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Citation Information

Type Journal Article - Child and adolescent psychiatry and mental health
Title The development of a model of training in child psychiatry for non-physician clinicians in Ethiopia
Author(s)
Volume 8
Issue 1
Publication (Day/Month/Year) 2014
URL https://capmh.biomedcentral.com/articles/10.1186/1753-2000-8-6
Abstract
Background
The lack of trained mental health professionals has been an important barrier to establishing mental health services in low income countries. The purpose of this paper is to describe the development and implementation of child psychiatry training within a graduate program in mental health for non-physician clinicians in Ethiopia.

Methods
The existing needs for competent practitioners in child psychiatry were identified through discussions with psychiatrists working in Ethiopia as well as with relevant departments within the Federal Ministry of Health Ethiopia (FMOHE). As part of a curriculum for a two year Master of Science (MSC) in Mental Health program for non-physician clinicians, child psychiatry training was designed and implemented by Jimma University with the involvement of experts from Addis Ababa University (AAU), Ethiopia, and Ludwig-Maximillian’s University, (LMU), Germany. Graduates gave feedback after completing the course. The World Health Organization’s (WHO) Mental Health Gap Action Program (mhGAP) intervention guide (IG) adapted for Ethiopian context was used as the main training material.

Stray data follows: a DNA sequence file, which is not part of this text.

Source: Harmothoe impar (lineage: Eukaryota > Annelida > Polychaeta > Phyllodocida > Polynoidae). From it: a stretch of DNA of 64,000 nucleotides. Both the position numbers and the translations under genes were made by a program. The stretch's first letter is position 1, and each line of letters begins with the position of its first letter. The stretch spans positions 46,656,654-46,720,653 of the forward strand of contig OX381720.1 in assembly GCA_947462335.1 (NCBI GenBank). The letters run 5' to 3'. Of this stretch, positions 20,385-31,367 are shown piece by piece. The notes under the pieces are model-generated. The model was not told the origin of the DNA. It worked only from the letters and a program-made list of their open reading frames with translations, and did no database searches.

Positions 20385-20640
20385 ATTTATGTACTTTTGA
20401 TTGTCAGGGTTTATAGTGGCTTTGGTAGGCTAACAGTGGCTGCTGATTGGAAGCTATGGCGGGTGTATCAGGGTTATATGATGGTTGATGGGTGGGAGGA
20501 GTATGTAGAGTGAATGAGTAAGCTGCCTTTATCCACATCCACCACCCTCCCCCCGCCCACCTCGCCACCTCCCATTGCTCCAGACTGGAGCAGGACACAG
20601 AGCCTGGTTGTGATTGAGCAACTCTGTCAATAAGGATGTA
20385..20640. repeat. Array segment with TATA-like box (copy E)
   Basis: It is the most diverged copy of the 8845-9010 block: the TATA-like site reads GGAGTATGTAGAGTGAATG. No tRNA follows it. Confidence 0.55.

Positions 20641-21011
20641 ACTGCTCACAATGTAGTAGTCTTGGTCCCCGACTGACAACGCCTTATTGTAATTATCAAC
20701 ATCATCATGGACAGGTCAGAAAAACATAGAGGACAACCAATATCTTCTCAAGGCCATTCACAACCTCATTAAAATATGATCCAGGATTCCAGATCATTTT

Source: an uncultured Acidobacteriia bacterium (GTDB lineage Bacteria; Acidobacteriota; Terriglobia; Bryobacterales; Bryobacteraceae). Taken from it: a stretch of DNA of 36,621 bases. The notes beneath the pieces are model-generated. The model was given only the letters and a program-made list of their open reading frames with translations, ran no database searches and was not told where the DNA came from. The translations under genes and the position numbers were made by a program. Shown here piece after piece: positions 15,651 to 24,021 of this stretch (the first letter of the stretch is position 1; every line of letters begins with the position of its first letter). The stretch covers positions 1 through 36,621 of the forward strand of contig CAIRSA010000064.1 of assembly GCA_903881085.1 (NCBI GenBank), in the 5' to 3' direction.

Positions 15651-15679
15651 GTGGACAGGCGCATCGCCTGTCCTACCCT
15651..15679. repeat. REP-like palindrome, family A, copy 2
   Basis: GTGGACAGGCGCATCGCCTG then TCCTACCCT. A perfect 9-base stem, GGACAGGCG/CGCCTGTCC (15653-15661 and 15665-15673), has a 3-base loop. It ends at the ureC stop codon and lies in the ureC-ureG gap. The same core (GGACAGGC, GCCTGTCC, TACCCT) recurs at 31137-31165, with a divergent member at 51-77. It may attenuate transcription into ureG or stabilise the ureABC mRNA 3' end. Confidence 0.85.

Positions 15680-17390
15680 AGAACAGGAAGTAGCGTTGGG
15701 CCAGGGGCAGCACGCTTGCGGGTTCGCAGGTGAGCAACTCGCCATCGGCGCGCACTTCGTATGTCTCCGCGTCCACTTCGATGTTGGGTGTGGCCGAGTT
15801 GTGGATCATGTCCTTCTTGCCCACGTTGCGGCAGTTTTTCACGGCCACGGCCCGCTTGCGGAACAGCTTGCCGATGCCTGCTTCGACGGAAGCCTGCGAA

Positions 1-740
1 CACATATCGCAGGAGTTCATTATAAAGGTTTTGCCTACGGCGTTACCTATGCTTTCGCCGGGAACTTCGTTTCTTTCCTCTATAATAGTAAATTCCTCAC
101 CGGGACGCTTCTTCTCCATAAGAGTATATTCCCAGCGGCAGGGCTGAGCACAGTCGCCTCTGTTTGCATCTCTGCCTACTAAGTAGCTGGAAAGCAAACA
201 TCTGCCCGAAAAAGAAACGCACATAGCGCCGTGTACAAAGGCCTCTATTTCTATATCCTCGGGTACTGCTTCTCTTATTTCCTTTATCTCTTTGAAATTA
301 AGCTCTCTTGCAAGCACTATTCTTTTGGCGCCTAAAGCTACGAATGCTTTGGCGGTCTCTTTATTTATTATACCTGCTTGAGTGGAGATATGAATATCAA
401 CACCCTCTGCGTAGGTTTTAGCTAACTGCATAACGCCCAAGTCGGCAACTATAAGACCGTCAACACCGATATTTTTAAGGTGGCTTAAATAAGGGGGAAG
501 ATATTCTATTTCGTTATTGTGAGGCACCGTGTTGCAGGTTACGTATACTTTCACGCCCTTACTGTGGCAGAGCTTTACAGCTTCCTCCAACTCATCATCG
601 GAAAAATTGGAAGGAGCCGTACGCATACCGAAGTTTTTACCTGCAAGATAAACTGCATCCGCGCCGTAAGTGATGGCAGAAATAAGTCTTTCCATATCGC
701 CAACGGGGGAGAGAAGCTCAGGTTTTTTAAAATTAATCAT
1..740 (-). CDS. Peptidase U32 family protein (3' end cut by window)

Results
A two-week child psychiatry course and a four week child psychiatry clinical internship were successfully implemented during the first and the second years of the MSC program respectively. During the two week psychiatry course, trainees learned to observe the behavior and to assess the mental status of children at different ages who had a variety of mental health conditions. Assessment of the trainees’ clinical skills was done by the instructors at the end of the child psychiatry course as well as during the subsequent four week clinical internship. The trainees generally rated the course to be ‘very good’ to ‘excellent’. Many of the graduates have become faculty at the various universities in Ethiopia.

Conclusion
Child psychiatry training for non-physician mental health specialist trainees was developed and successfully implemented through collaboration with other universities. The model of institutional collaboration in training mental health professionals in the context of limited resources provides a useful guide for other low income countries where there is scarcity of psychiatrists.

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